Sunday, September 22, 2019
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10 Years of Boko Haram Insurgency

The Boko Haram insurgency, which  started as a usual     conflict 10 years ago has sadly  remained    one of the longest rebellions in Nigeria’s history. The insurgency has left in its wake thousands of people dead, while farmlands and properties running into billions of US dollars have been devastated.  The conflict   started at the end of July 2009,when  Mohammed Yusuf , founder of the  armed group   was killed in police custody in Maiduguri, capital of Borno state in North- Eastern Nigeria. The group’ s leader had risen to prominence some seven years before his death, through his  preaching the virtues of an Islamic way of life and encouraging people to turn their back on Western influences.
He declared western education as evil. By 2002, he had established a group he called the Jama’at Ahl as-Sunnah lid-Da’wah wa’l-Jihad, comprising mostly young men who were agitated by unemployment, government negligence and inequality. The group continued to grow, especially in northeastern region of the country. By 2009, security services had begun to try to curtail the notorious body’s public demonstrations. It was during one of these altercations that Yusuf was arrested and held by the police, who later announced that he had died in controversial circumstances.
His successor, Abubakar Shekau, vowed to exact revenge on the Nigerian government and reprisal attacks on churches, followed later by mosques, government buildings and other public places commenced.   In the ensuing Boko Haram killings, nearly 30,000 people have been killed and more than two million displaced, according to the Council on Foreign Relations’ Nigeria Security Tracker. The country had gone through crises and phases in the government’s efforts at stemming the insurgency. A state of emergency was declared in 2013 by then-President Goodluck Jonathan in the northeastern states of Adamawa, Borno and Yobe. A sad chapter in the history of the Boko Haram insurgency is the kidnap of  276  schoolgirls  from a Chibok boarding school in April 2014, while another kidnapping in February of last year saw some 110 teenage girls taken from their school in Dapchi.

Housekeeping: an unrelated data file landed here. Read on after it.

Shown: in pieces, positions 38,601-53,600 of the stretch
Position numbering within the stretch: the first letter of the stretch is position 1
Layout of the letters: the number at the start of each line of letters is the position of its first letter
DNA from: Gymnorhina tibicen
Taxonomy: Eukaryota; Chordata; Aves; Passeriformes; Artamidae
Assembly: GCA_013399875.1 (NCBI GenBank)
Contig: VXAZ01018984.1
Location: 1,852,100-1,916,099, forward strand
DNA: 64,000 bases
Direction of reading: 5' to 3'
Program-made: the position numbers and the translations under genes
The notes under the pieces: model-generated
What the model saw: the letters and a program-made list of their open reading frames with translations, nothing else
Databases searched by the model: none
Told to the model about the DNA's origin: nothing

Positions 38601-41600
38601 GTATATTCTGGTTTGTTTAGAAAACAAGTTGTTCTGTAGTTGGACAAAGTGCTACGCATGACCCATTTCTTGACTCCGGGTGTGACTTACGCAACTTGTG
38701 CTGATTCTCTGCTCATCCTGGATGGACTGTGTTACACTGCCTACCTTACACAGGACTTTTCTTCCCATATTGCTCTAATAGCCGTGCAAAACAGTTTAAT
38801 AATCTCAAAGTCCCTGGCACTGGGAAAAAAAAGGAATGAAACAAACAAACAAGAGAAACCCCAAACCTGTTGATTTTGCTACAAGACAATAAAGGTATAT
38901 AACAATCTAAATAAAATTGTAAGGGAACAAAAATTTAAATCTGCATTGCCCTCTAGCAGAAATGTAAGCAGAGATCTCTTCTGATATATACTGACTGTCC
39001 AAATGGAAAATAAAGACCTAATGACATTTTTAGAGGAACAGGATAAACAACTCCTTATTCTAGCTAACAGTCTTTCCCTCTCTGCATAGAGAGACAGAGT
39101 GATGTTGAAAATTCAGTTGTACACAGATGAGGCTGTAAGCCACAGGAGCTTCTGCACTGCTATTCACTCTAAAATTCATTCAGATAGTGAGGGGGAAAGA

There were cases of bombings later in  Jos, Abuja and in towns in the North East. The fight against Boko Haram has been beset by many drawbacks, including delays to military funding and corruption. In the face of these odds and challenges, the government has made remarkable progress with joint task forces with neighbouring countries like Cameroon, Chad, Niger and Benin Republic. As a result, Boko Haram is not in control of any territory today, unlike the previous era. A Civilian Joint Task Force has stepped in to complement efforts by the understaffed army, using rudimentary firearms and machetes to protect their civilian neighbours.
Their contributions to this decade-long war cannot be underestimated. In spite of the great gains made against the insurgency, Boko Haram continues to evolve and analysts say the war is far from over.         At this point, we wish to enjoin the federal government to give the Nigerian military at the fore front, the required support to enable them prevail finally over these marauders. We wish to salute the effrontery and gallantry of the country’s military as well as those of neigbouring states for the remarkable progress made so far in the war against the insurgents. Sincerely however, 10 years is a long period to fight any war, even though we understand that this is not a conventional war.   We are therefore, worried over some misunderstanding between the Army and Borno state government over the appropriate strategy to take in combating the insurgency in the final phases of the operation.
Any misunderstanding between the Theatre Commander, Maj.Gen. Olusegun Adeniyi  and the Borno State Governor, Babagana  Zulum in this regard should be amicably resolved to ensure the final routing of the terrorists.  

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